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Wet Christmas dampens NZ Experience’s Rainbow’s End result

Wet Christmas dampens NZ Experience’s Rainbow’s End result

Feb. 24 (BusinessDesk) – Rainbow’s End theme park operator New Zealand Experience, delivered a disappointing first-half result, reporting tax-paid profit of $740,000 in the six months to Dec. 31 after wet, windy Christmas season weather hit attendance numbers at the Auckland attraction.

The result compares with a $1 million profit a year earlier, with revenues traditionally greatest in the first six months of the financial year, and partly reflects investments the company has made in anticipation of growth.

Visitor numbers were down 8 percent for the half to 154,500, as a result of the poor December trading.

Total revenue for the first six months was up slightly to $5.8 million, with higher sale of goods offsetting a decline in services revenue, while total expenses rose from $4.4 million in the same period a year earlier to $4.8 million. Employee costs, inventories and other expenses contributed to the increase.

The company confirmed earlier guidance suggesting its full-year net profit will be in the range of $1.2 million to $1.4 million, compared with $1.5 million last year. While somewhat weather-dependent, the second half was also likely to see increased revenue from function activity, which suffered in the first half because of competition from the Rugby World Cup.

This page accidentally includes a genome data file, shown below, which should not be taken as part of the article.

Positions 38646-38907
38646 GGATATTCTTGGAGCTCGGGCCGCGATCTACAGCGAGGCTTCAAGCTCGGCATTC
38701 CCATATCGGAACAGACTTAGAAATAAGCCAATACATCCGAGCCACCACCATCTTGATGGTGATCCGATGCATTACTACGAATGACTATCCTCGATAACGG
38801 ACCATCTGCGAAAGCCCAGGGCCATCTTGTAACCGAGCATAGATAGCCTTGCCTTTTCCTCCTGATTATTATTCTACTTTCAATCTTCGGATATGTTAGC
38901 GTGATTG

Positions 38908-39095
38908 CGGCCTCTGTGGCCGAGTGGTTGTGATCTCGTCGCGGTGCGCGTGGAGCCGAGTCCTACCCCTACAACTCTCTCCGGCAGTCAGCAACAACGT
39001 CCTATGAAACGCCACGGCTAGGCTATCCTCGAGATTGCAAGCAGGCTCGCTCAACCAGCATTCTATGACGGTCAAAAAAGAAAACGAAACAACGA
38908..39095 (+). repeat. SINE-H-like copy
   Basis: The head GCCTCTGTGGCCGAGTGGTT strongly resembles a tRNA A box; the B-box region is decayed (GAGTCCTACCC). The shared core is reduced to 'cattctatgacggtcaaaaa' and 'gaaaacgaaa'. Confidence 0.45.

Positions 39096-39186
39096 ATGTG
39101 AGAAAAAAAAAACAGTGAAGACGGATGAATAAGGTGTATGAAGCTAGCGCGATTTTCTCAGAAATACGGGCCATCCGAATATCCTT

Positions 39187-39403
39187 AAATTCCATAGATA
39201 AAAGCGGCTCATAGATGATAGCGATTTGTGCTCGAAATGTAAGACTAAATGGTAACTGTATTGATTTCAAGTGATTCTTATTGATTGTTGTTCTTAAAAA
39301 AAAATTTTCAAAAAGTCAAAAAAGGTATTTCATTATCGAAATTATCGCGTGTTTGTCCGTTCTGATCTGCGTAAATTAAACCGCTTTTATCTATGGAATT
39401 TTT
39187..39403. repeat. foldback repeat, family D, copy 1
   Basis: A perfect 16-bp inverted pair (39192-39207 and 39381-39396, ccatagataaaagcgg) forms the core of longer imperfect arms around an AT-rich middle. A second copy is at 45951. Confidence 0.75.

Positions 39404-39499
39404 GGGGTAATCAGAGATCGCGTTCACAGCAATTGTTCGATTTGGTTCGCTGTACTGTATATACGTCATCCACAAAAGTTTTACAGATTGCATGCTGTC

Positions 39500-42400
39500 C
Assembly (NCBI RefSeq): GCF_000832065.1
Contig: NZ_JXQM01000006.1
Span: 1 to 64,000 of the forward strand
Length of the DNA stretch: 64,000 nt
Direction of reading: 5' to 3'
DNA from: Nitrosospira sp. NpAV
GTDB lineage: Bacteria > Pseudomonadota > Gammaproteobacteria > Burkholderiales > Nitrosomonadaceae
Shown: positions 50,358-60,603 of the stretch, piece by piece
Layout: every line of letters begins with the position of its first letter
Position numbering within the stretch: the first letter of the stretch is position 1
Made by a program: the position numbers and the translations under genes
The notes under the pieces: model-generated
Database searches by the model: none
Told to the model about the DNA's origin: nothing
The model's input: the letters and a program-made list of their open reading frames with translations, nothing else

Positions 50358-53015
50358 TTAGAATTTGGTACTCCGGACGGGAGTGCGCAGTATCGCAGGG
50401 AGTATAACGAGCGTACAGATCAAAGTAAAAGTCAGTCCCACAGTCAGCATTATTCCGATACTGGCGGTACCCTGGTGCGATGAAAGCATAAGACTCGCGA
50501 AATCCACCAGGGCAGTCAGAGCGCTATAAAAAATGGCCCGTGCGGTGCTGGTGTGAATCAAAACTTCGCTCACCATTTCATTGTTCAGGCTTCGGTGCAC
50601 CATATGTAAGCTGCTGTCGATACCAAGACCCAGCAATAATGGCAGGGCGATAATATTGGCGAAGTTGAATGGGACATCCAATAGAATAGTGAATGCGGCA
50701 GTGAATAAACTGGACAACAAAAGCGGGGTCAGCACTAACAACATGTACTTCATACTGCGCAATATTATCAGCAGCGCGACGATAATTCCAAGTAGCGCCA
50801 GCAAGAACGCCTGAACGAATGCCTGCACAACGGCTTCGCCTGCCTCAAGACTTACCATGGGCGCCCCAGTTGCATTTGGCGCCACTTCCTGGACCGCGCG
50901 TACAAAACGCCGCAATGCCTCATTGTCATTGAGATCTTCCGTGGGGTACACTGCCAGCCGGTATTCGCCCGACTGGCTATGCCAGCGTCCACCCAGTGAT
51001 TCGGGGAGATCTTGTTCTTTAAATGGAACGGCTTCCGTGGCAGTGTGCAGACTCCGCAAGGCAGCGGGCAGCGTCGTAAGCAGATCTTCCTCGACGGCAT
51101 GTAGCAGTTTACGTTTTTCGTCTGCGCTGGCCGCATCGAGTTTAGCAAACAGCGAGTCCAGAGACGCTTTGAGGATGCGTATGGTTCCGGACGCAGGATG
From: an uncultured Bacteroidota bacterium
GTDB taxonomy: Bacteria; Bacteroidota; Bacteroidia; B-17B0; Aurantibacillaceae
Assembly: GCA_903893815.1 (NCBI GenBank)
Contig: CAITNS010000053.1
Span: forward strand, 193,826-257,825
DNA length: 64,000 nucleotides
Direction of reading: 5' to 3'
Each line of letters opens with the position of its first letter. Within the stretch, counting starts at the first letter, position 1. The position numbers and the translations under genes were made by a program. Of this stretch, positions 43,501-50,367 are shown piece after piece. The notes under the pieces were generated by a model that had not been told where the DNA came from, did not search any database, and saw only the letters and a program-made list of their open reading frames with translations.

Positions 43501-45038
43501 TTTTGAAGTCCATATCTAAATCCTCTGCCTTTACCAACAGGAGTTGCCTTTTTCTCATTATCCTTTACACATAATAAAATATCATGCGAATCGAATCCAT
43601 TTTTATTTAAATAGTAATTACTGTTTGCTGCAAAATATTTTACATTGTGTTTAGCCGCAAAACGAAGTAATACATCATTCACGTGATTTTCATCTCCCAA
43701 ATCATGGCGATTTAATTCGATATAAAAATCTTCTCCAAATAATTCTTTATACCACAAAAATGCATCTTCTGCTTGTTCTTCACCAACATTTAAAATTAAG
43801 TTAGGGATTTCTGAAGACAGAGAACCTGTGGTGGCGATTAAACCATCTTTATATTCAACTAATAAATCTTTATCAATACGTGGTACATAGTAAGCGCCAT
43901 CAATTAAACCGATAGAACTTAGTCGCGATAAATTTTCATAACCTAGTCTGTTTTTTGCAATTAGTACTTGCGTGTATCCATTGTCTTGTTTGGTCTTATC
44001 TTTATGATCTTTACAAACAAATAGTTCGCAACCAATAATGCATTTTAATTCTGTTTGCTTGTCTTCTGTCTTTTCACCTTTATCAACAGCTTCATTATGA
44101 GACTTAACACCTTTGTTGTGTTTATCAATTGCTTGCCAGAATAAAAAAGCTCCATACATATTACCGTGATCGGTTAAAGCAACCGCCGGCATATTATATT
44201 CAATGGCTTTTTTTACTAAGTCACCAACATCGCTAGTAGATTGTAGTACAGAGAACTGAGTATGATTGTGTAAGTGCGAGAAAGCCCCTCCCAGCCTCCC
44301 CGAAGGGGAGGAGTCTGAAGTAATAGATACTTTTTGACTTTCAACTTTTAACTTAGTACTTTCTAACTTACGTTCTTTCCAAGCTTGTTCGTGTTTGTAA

Earnings per share for the period were 2 cents, compared with 2.73 cents in the prior period.

Chairman Rodney Walshe, who replaced Tony Frankham after the half-year end, said in a statement to the NZX the company’s cost base had increased during the period “as a result of our added offerings in the park and continued inflationary pressures.”

Staff costs had also risen as new full-time employees were added to support expanded facilities, and the advertising and marketing budget had also grown.

Feasibility study costs were also recorded in the period under review, as the company works towards further upgrades, new attractions and a refurbished entrance to the 30-year-old theme park, the only one of its kind in New Zealand.

“These projects will be funded by way of external debt as we look to increase our available debt facilities, while ensuring that total debt is held at prudent levels relative to our strong operating cash flows,” said Walshe. Further announcements would be made on this issue “in due course.”

Shares of NZ Experience did not trade immediately after the announcement and last traded at 35 cents.


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